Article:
- Nov 20, 2007
- Reaction score
https://www.bbc.co.uk/news/science-environment-52587488Astronomers have produced a remarkable new image of Jupiter, tracing the glowing regions of warmth that lurk beneath the gas giant's cloud tops.
The picture was captured in infrared by the Gemini North Telescope in Hawaii, and is one of the sharpest observations of the planet ever made from the ground.
To achieve the resolution, scientists used a technique called "lucky imaging" which scrubs out the blurring effect of looking through Earth's turbulent atmosphere.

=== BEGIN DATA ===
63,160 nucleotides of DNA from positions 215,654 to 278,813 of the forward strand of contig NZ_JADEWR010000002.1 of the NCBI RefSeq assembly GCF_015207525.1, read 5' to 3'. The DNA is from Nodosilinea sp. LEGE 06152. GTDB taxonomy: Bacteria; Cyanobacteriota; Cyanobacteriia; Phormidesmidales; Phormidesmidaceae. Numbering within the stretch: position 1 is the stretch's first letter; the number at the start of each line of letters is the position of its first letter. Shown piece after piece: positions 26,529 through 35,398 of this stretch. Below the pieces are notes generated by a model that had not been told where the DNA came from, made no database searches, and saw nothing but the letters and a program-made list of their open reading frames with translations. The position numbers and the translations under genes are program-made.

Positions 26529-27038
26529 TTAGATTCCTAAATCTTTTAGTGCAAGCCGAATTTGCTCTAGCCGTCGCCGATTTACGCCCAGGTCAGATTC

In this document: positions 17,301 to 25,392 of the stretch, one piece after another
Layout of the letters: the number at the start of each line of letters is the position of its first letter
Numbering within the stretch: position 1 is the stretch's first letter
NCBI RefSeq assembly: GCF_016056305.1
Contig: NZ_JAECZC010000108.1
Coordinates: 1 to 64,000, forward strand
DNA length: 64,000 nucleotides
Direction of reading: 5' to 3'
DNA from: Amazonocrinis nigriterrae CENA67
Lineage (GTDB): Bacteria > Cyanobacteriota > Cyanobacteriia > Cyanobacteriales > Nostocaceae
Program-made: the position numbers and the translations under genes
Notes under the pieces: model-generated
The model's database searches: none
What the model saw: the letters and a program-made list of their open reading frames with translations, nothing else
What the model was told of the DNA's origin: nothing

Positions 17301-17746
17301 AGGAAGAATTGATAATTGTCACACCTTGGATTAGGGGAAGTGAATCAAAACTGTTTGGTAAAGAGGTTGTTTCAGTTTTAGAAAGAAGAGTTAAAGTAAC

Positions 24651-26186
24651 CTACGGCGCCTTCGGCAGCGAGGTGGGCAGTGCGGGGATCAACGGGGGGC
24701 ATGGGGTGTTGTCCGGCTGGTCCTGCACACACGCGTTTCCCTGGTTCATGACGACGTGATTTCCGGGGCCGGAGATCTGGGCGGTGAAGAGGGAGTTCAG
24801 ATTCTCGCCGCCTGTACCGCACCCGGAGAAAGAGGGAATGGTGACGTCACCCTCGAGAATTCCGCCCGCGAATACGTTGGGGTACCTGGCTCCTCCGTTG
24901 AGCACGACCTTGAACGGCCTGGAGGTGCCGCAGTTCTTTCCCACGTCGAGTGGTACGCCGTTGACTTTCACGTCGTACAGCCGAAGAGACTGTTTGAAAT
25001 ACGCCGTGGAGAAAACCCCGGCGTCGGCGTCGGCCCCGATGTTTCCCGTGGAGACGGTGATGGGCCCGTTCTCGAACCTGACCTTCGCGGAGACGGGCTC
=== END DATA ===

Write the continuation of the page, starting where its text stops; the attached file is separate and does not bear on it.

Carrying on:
This method involves acquiring multiple exposures of the target and only keeping those segments of an image where that turbulence is at a minimum.
When all the "lucky shots" are put together in a mosaic, a clarity emerges that's beyond just the single exposure.